Can Dell transform itself from a hardware maker into a full-fledged software vendor, too? Based on its recent shopping spee, it sure is trying.
- Company: Dell, Inc.
- Headquarters: Round Rock, Texas
- Employees: 109,400
- 2012 Revenue: $62.1 billion
- CEO: Michael Dell
- What They Do: Dell gets about two-thirds of its revenue from PCs, laptops and servers. It also sells storage and network gear and has an IT services arm through its acquisition of Perot Systems. It recently made a push into software through several acquisitions, and by planning to buy systems-Amanagement vendor Quest Software.
Dell is in the midst of a turnaround plan to reduce its dependence on PCs and expand into more profitable areas such as software and services. It has moved to acquire more than a half-dozen software firms recently, including cloud-integration vendor Boomi, security vendors SonicWall and SecureWorks, and IT-management specialist Quest Software.
Dell’s goal isn’t to build an independent software business and compete with Oracle and SAP. Rather, it wants to combine its hardware, software and services into prebuilt packages that it says will make it easier for midsize firms to adopt technologies like data warehousing and virtualization. John Swainson, the former CA Technologies chief brought in to run Dell’s software business, says Dell is targeting four areas: security, systems management, business intelligence and applications. For that last one, it will partner with firms like Microsoft and Intuit to offer hosted versions of their applications.
Analysts say Dell is buying the right companies, but they note that it’s challenging for a longtime hardware vendor to switch gears and build a new business. For starters, Dell has to retrain its sales staff to sell complex systems combining software and hardware, something Swainson acknowledges is “no small feat.” It also needs to reeducate thousands of channel partners.
Plus, Dell has some integration work to do. For example, Quest has 125 products in areas like Windows Server management, performance monitoring and data protection. Dell hopes to apply those capabilities to its other software products, but Swainson says the process will take two to three years to complete.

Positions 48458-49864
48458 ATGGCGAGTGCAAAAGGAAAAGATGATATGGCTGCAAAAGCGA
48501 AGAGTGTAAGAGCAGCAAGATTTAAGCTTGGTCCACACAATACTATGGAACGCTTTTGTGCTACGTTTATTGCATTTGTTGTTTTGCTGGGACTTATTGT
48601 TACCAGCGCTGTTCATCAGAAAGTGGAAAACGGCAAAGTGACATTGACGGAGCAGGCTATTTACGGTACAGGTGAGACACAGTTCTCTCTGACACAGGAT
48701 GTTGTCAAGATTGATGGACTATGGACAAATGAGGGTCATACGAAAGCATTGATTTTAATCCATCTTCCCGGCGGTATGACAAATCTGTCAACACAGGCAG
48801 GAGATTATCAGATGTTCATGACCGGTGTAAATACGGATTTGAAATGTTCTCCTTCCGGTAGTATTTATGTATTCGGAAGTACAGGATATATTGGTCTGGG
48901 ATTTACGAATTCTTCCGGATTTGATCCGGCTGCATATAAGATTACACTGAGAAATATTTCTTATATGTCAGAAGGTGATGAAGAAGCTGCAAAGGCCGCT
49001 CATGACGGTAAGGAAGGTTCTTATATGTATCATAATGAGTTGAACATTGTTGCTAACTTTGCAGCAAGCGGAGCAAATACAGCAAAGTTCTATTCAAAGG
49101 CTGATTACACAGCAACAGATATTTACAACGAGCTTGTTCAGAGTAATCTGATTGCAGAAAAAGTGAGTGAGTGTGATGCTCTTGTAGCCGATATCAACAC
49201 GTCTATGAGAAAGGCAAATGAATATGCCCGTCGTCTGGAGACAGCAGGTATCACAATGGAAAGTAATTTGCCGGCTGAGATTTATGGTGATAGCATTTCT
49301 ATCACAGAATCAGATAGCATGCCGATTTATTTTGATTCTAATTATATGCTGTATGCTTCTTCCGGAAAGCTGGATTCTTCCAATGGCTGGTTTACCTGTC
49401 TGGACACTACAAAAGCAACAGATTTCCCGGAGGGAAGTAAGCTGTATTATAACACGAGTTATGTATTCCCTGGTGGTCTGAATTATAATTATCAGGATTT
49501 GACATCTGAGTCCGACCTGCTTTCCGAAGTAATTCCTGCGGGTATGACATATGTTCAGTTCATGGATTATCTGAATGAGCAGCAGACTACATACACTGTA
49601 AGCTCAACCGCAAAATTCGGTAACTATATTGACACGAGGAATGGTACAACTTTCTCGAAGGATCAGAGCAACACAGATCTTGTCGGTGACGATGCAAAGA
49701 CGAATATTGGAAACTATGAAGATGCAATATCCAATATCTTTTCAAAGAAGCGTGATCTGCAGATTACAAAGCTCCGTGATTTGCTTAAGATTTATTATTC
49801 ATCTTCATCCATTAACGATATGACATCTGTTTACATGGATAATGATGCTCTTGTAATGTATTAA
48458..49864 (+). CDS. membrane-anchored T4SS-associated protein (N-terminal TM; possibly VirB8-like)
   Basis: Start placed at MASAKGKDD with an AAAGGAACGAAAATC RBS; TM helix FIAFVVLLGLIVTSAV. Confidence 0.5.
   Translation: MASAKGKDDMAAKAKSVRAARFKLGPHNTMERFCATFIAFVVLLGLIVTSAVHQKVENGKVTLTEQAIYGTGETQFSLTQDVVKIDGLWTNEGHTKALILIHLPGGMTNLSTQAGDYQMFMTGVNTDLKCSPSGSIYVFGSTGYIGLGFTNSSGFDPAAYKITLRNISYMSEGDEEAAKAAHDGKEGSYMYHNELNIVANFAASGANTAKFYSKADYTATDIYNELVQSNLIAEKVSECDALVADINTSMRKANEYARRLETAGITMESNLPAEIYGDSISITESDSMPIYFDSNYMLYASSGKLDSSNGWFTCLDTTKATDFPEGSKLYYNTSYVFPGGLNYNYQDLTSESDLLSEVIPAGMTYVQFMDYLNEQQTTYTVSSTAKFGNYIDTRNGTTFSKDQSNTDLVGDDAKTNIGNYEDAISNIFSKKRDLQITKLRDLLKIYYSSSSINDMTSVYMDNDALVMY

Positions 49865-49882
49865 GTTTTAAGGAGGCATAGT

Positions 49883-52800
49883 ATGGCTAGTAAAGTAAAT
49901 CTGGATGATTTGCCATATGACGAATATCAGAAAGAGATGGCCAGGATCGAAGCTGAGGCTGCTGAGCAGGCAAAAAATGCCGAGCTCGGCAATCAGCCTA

“It’s not an inconsiderable or simple task they have ahead of them,” says Charles King, an analyst at Pund-IT.
Nor has everything gone smoothly. Dell planned to launch a hosted analytics service using its Boomi software this year, for instance, but that rollout has been pushed back to 2013.
Tippett Studio, which provides visual effects and animation for Hollywood movie studios, uses three racks of Dell’s high-density PowerEdge C6145 servers in its rendering farm. The company also has 200 to 300 Dell workstations for its visual artists.
CTO Sanjay Das says he gets attentive service from Dell, and for that reason he would take a close look at its software. He’s evaluating Dell’s Kace management appliance, which includes software for rooting out problems in systems and networks.
But building a software business will be an uphill battle for Dell, Das says. Not only is it traditionally a hardware vendor, but it doesn’t have a history of research and innovation the way a rival like Hewlett-Packard does, he says. “I think it’s a humongous challenge for Dell.”
Many companies have already chosen their strategic software partners, he notes, so Dell must differentiate itself. And buyers favor vendors with expertise in a particular technical area. For instance, Das is evaluating Cisco’s Prime software alongside Kace, in part because he already uses a Cisco switch for networking.
“The reason I’m looking at Cisco Prime is because all systems management ultimately goes over the network, and who better understands networking than Cisco?” Das says.